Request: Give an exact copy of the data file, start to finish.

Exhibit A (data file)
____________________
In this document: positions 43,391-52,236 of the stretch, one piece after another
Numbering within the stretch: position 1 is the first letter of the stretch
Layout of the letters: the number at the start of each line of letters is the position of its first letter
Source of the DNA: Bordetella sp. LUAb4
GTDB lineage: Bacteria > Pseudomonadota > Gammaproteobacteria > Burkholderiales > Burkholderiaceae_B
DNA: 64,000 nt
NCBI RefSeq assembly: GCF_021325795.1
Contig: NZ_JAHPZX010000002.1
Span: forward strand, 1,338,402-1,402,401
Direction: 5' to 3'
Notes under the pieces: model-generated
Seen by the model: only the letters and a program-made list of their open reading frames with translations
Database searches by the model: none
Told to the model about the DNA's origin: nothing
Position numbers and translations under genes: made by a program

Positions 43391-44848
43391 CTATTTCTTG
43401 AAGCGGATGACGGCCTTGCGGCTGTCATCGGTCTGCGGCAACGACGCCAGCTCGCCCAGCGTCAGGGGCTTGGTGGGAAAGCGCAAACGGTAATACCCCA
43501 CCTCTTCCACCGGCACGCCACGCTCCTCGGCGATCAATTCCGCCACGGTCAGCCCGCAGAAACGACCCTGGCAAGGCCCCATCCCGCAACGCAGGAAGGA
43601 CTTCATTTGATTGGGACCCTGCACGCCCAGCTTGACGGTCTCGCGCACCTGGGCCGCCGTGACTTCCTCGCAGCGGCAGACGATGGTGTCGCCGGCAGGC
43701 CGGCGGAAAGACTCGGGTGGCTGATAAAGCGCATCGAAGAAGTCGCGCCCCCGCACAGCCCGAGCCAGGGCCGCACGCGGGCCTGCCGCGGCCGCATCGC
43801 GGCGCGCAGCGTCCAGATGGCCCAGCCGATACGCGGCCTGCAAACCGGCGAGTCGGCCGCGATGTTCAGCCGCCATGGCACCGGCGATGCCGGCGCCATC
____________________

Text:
In this document: positions 43,391-52,236 of the stretch, one piece after another
Numbering within the stretch: position 1 is the first letter of the stretch
Layout of the letters: the number at the start of each line of letters is the position of its first letter
Source of the DNA: Bordetella sp. LUAb4
GTDB lineage: Bacteria > Pseudomonadota > Gammaproteobacteria > Burkholderiales > Burkholderiaceae_B
DNA: 64,000 nt
NCBI RefSeq assembly: GCF_021325795.1
Contig: NZ_JAHPZX010000002.1
Span: forward strand, 1,338,402-1,402,401
Direction: 5' to 3'
Notes under the pieces: model-generated
Seen by the model: only the letters and a program-made list of their open reading frames with translations
Database searches by the model: none
Told to the model about the DNA's origin: nothing
Position numbers and translations under genes: made by a program

Positions 43391-44848
43391 CTATTTCTTG
43401 AAGCGGATGACGGCCTTGCGGCTGTCATCGGTCTGCGGCAACGACGCCAGCTCGCCCAGCGTCAGGGGCTTGGTGGGAAAGCGCAAACGGTAATACCCCA
43501 CCTCTTCCACCGGCACGCCACGCTCCTCGGCGATCAATTCCGCCACGGTCAGCCCGCAGAAACGACCCTGGCAAGGCCCCATCCCGCAACGCAGGAAGGA
43601 CTTCATTTGATTGGGACCCTGCACGCCCAGCTTGACGGTCTCGCGCACCTGGGCCGCCGTGACTTCCTCGCAGCGGCAGACGATGGTGTCGCCGGCAGGC
43701 CGGCGGAAAGACTCGGGTGGCTGATAAAGCGCATCGAAGAAGTCGCGCCCCCGCACAGCCCGAGCCAGGGCCGCACGCGGGCCTGCCGCGGCCGCATCGC
43801 GGCGCGCAGCGTCCAGATGGCCCAGCCGATACGCGGCCTGCAAACCGGCGAGTCGGCCGCGATGTTCAGCCGCCATGGCACCGGCGATGCCGGCGCCATC